The Fatal Lover: Mata Hari and the Myth of Women in Espionage
|Rating||:||4.40 (968 Votes)|
|Number of Pages||:||192 Pages|
"Good secondary source" according to A. Luna. Used this book as a source for my last paper of my graduate work. Information is a little better then an encyclopedia. Good bibliography.
Margaretha Zelle MacLeod--daughter of a bankrupt Dutch hat- seller and divorced from an abusive Army captain whose posts took the couple to Java and Sumatra--reinvented herself in Paris in 1904. (Sixteen b&w illustrations) -- Copyright ©1993, Kirkus Associates, LP. With her exotic Orientalist persona, her free spending, her penchant for older men in uniform (and her reliance on their monetary gifts), Mata Hari fit the model of celebrated fin-de-siŠcle courtesan--but after the outbreak of WW I, these same attributes made her suspect. Stronger as biography than as feminist cultural history--and it's too bad that this book (published in England in 1992) wasn't updated to include Britain's new female Secret Service chief at work--at her desk. Despite months of surveillance, though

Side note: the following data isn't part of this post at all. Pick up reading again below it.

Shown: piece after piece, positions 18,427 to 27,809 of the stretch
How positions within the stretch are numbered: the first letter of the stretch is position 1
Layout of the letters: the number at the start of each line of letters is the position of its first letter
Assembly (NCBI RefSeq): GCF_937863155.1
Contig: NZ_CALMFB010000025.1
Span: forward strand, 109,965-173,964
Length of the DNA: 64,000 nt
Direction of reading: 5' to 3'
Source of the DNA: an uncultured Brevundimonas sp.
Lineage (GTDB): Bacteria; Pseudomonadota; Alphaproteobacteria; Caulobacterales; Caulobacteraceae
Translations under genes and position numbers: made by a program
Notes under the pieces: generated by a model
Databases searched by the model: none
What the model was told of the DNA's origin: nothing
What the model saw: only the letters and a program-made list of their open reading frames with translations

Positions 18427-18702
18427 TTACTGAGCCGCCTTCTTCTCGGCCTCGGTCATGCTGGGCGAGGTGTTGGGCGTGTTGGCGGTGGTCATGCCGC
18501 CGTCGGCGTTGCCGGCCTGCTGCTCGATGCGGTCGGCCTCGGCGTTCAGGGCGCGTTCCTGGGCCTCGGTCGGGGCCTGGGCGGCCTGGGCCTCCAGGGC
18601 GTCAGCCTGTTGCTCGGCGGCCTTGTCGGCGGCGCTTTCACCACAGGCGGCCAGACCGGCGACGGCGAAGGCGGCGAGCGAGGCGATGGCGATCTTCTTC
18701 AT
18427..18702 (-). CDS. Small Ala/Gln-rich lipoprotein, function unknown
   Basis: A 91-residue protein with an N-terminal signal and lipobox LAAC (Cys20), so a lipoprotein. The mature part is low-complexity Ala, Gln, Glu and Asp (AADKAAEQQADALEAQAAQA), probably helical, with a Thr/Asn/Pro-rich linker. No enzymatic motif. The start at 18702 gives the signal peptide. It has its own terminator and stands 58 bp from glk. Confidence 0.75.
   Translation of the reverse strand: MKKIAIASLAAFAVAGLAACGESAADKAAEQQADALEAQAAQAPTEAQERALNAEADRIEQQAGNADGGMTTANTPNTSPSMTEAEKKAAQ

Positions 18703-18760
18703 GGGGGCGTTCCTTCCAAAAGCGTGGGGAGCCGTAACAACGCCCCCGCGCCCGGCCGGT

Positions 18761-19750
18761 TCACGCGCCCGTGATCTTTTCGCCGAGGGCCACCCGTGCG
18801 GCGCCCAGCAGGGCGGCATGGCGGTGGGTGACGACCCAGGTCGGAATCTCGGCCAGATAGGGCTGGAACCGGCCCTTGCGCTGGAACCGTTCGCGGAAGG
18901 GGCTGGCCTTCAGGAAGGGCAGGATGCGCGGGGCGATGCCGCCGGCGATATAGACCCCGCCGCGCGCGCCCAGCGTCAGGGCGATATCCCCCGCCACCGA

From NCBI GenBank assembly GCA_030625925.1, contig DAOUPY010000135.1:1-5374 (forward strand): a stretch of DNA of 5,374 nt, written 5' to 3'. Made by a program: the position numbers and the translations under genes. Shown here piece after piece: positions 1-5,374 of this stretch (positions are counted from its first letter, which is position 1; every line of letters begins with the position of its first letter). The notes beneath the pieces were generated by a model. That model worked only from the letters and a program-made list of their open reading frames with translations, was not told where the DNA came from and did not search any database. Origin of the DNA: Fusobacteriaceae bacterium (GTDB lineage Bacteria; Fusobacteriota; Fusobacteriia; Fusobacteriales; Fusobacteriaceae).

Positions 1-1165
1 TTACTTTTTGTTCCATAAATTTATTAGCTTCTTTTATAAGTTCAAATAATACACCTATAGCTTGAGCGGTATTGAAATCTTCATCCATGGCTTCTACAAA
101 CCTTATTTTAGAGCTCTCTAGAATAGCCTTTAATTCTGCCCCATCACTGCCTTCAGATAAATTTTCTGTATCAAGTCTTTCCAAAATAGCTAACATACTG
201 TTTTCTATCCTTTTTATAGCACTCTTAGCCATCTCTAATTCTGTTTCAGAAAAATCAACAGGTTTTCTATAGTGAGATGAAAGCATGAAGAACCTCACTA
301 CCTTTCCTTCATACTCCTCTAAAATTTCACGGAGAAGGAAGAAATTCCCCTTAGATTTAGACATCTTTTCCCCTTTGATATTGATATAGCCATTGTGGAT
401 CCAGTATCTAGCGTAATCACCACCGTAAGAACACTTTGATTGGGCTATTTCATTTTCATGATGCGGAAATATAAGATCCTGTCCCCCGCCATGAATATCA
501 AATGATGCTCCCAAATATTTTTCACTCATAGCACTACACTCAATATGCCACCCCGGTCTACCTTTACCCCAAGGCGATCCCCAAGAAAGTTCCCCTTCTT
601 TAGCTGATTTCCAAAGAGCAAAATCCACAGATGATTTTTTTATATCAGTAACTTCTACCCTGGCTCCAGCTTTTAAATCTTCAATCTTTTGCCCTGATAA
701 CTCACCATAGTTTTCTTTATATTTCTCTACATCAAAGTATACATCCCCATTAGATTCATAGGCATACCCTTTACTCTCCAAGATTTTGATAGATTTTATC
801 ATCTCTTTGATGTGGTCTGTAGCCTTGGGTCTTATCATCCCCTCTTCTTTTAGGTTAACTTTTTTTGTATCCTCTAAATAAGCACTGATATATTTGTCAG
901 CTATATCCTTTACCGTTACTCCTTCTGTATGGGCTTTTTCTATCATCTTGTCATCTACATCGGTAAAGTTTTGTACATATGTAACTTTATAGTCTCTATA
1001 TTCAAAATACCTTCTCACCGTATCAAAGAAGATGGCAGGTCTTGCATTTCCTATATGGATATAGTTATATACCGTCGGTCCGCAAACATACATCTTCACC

The book offers the general reader an introduction to the world of espionage, together with insights into the nature of treachery, patriotic hysteria and the perpetuation of the idea of the seductive and dangerous temptress. The author also wrote "s and Military Maidens".. More than 70 years after her death, Mata Hari is still a household name throughout the Western world. This is a biography of the Dutch hat-maker's daughter who was executed for espionage after a secret trial during the darkest days of World War I. It examines the myths and fantasies that have grown up around the woman portrayed on screen by such talents as Marlene Dietrich and Greta Garbo; and it asks questions about the reality of women's role in the exclusive and hidden world of espionage and the way in which the life of Margaretha Zelle McLeod has been mythologized into that of "Mata Hari" - Malay for "rising sun"